^{14}we assumed we would find an approximately straight line on a log-log plot of A (minutes) versus P for inactive periods in both patient groups and controls, suggestive of a power law distribution, and a stretched exponential function for the active periods. However, in preliminary analyses of our data, we found that for low values of A (≤35 min for active sequences and ≤20 min for inactive sequences) it seemed that a straight line best fitted the data on log-log plots. We therefore decided to calculate the slope of the line (the scaling exponent of a corresponding power function) that best fitted the data using the least squares method, using these values of A. The slope is negative, but in the table absolute values are given. We also calculated the number of active periods (expressed as % of all the active periods) with a length (A) of 36 min or longer, and the number of inactive periods (% of all the inactive periods) with a length (A) of 21 min or longer.

### RESULTS

^{21}are used to analyse behavioural rhythms.

^{22}The IS quantifies the invariability between the days, the strength of coupling of the rhythm to environmental factors. The IV indicates fragmentation of the rhythm, that is, the transitions between rest and activity. In the patients with schizophrenia, IS is increased and IV is reduced, reflecting a more structured behavioural pattern.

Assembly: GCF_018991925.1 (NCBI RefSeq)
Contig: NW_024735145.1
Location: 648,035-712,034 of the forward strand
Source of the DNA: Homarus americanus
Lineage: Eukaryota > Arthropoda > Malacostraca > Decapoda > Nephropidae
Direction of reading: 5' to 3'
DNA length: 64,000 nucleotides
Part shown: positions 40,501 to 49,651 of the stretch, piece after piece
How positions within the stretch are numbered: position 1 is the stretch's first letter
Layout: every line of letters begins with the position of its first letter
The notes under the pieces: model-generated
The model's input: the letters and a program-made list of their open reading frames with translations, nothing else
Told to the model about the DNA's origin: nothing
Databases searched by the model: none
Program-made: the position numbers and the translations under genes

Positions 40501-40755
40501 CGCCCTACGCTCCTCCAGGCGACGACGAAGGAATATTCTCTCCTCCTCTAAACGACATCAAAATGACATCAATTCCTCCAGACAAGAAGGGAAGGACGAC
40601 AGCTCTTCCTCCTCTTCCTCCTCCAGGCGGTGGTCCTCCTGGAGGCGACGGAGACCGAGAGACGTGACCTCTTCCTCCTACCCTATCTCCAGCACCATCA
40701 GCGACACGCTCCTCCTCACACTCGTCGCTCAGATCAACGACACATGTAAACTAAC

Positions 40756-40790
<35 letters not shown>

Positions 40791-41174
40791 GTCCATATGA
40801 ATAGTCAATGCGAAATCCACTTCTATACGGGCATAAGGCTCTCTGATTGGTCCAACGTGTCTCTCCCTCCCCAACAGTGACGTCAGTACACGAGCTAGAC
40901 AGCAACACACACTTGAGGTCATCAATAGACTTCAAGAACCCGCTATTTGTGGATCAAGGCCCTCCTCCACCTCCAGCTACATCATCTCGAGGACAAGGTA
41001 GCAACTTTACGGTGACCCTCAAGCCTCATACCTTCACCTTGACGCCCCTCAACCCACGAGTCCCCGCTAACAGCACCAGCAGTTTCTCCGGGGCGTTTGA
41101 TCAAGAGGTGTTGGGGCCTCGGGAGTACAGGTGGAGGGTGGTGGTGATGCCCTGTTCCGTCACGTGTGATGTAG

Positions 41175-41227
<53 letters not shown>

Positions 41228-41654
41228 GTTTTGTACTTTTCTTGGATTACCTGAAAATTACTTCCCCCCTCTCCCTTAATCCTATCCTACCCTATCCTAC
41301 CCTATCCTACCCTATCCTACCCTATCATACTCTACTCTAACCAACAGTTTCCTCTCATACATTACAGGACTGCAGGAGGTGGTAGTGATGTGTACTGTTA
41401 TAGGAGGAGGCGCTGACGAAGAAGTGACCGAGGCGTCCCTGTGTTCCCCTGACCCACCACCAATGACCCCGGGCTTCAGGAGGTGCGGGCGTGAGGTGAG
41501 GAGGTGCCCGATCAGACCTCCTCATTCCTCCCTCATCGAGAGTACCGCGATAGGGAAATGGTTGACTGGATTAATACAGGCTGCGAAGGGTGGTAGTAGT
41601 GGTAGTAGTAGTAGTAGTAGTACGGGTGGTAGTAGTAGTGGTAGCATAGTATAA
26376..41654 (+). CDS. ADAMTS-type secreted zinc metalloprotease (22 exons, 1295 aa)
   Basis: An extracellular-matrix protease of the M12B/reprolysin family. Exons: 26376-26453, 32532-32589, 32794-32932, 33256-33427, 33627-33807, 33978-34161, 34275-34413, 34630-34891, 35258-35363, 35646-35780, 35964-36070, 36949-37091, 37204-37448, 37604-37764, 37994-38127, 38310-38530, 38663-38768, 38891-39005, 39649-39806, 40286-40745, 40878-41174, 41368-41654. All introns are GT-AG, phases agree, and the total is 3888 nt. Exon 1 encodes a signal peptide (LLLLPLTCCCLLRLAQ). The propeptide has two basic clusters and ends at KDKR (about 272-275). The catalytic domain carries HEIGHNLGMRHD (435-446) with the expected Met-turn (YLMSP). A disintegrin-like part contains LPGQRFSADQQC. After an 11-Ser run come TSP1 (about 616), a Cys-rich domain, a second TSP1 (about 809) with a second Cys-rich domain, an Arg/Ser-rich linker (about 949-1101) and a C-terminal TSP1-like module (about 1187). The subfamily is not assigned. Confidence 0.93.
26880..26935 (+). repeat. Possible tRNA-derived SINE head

^{5}The most noteworthy findings from Table 3 are the significant correlations of IS to all the six measures used in the present study, with positive correlations to the mean lengths of both active and inactive periods and to the amount of long active (≥36 min) and inactive (≥21 min) periods. In Table 4 are shown correlations between two measures used to characterize short term variability and complexity in recordings of 300 min durations; standard deviation (SD) and sample entropy, a measure of complexity of time series.

^{6}SD is negatively correlated to the length of active periods and to the amount of long active periods (≥36 min) and positively correlated to the scaling exponent of inactive periods. Sample entropy is also correlated to the same measures, but the correlation is positive to the length of active periods and to the amount of long active periods (≥36 min), and negative to the scaling exponent of inactive periods. Sample entropy is also positively correlated to the mean length of inactive periods and the amount of long inactive periods (≥21 min), while SD is negatively (but not significantly) correlated also to these two measures.

### DISCUSSION

^{13}found that when examining the cumulative probability distribution (P) of inactive periods, with lengths (A) from 2 to 200 min, the relation of P to A on a log-log plot followed a straight line, suggestive of a power-law distribution, and the patients had a lower mean value for the scaling exponent compared to controls. This is the opposite of what we found, namely a higher value for the scaling exponent, and we have no clear explanation of this discrepancy. In agreement with Nakamura et al.